Financial support to the banking industry - Darling Plan
Here we have it. Der Plan. We the people are providing the banks (I notice that the Co-operative and Triodos do not figure in the list, and hope this is a good sign) with a facility to replenish their capital base with £25 billion now and £25 billion should they need it later. Also we are lending them £200 billion to keep their squids swimming about in the sea of fiscal liquidity. Add in the bits and bobs and we have a grand total of £500 billion.
Hopefully we will get our money back if all goes well. IF.
Note that Darling does not have to go through the tedious process of asking Parliament's permission to put this amount of money at risk. Not like GWB, who had to bend the knee to Congress before they would cough up the $700 billion.
I think Darling's plan is basically acceptable, although it does not seem to come with any regulatory strings. In particular, there is no reference to CEOs bonuses.
Nevertheless, if Darling can avert a bank crash, this is good for the people.
This does all raise a few questions about where the Government is finding all this money. Northern Rock 110, 500 for this one, grand total £610 billion squids. That is money paid out and money put at risk. Not sure how much capital has actually gone to the institutions, and how much is just put at risk.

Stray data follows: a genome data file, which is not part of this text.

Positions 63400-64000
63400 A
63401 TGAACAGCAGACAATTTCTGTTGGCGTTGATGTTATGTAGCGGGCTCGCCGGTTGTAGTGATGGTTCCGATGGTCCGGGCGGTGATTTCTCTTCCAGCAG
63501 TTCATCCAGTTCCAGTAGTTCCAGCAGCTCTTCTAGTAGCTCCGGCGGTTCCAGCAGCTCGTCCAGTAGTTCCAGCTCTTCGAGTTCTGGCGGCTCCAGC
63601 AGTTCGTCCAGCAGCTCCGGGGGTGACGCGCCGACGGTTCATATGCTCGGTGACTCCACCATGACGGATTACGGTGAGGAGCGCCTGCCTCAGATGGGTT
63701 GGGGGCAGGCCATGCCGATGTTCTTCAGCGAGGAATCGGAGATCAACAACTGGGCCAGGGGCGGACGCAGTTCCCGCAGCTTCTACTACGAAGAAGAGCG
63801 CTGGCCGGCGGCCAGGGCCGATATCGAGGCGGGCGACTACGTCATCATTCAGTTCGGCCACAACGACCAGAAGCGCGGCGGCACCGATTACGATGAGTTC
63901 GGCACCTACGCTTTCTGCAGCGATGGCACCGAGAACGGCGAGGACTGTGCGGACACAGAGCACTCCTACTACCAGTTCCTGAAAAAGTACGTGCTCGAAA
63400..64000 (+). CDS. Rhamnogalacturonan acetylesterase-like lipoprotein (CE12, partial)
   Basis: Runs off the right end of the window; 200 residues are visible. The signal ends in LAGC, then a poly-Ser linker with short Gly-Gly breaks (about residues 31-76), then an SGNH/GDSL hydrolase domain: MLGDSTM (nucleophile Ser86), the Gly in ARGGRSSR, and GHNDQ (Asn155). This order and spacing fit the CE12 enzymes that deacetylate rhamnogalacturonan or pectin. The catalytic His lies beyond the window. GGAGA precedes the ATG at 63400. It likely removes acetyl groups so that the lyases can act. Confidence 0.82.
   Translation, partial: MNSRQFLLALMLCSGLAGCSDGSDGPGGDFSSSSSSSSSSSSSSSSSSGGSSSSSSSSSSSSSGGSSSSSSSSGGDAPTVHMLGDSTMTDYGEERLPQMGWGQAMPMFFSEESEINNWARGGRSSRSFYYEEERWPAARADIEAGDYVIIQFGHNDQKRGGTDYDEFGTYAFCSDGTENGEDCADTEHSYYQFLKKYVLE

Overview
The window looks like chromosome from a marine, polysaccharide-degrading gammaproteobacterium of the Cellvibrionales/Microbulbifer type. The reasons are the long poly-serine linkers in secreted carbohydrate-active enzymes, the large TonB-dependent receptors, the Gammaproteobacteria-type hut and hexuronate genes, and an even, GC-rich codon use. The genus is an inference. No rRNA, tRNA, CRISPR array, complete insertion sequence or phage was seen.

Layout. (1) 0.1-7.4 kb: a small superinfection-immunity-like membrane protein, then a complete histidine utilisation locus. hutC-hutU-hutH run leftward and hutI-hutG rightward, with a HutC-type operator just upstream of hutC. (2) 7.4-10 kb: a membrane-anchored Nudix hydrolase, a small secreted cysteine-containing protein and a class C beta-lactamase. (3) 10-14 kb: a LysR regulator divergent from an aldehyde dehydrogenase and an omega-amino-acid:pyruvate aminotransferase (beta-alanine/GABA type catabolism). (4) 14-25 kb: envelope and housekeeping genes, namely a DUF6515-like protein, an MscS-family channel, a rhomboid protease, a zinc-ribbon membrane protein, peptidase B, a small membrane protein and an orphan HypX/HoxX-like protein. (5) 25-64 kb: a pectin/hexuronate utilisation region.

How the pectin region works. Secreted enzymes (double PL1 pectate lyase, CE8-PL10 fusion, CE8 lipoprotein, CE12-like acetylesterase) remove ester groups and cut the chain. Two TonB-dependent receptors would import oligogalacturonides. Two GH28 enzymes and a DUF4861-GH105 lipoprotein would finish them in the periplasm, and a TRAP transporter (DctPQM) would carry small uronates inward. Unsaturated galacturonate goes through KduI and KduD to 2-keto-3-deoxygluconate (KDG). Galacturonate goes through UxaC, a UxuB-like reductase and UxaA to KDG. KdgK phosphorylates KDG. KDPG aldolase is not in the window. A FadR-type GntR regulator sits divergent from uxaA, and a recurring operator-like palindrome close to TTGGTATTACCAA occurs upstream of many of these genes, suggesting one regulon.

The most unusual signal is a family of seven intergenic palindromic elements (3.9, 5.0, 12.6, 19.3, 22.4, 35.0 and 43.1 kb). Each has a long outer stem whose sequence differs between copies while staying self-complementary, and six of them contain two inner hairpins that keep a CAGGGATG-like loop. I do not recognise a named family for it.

Our national debt now stands at £652 billion, which is about 41% of GDP.
What foxes me is where the Govt is getting all this money. Probably not from behind the sofa cushions. Presumably it is borrowing it. If so - who from? I thought the banks were not lending to each other nor to punters. I thought they were under-capitalised. Has Mr Darling borrowed it from flush banks in the East? Or is it from the very banks that we are bailing out? Surely not. No. Nonononononono - well, maybe yes! Nothing would surprise me in the Alice in Wonderland world of high finance.
I will ask around, and if I find out, I will let you know.
Bailing out the banks is one thing, but (as regular readers may have noticed) I think the Green Party should take a position against trying to fill the black hole of debt that is swirling around the money markets.
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Unfortunately it seems to be the case that that the Green Party is not able to comment on most political events in any meaningful way, since although the Manifesto for Sustainable Society that Conference has created over the last 30 years is voluminous, it does not cover specific unfolding political situations in real time. We have no procedure for responding to events not covered in the MfSS.
Which seems to me to be a bit of a problem for a political party.
Maybe we deserve to be parked in the political sidelines.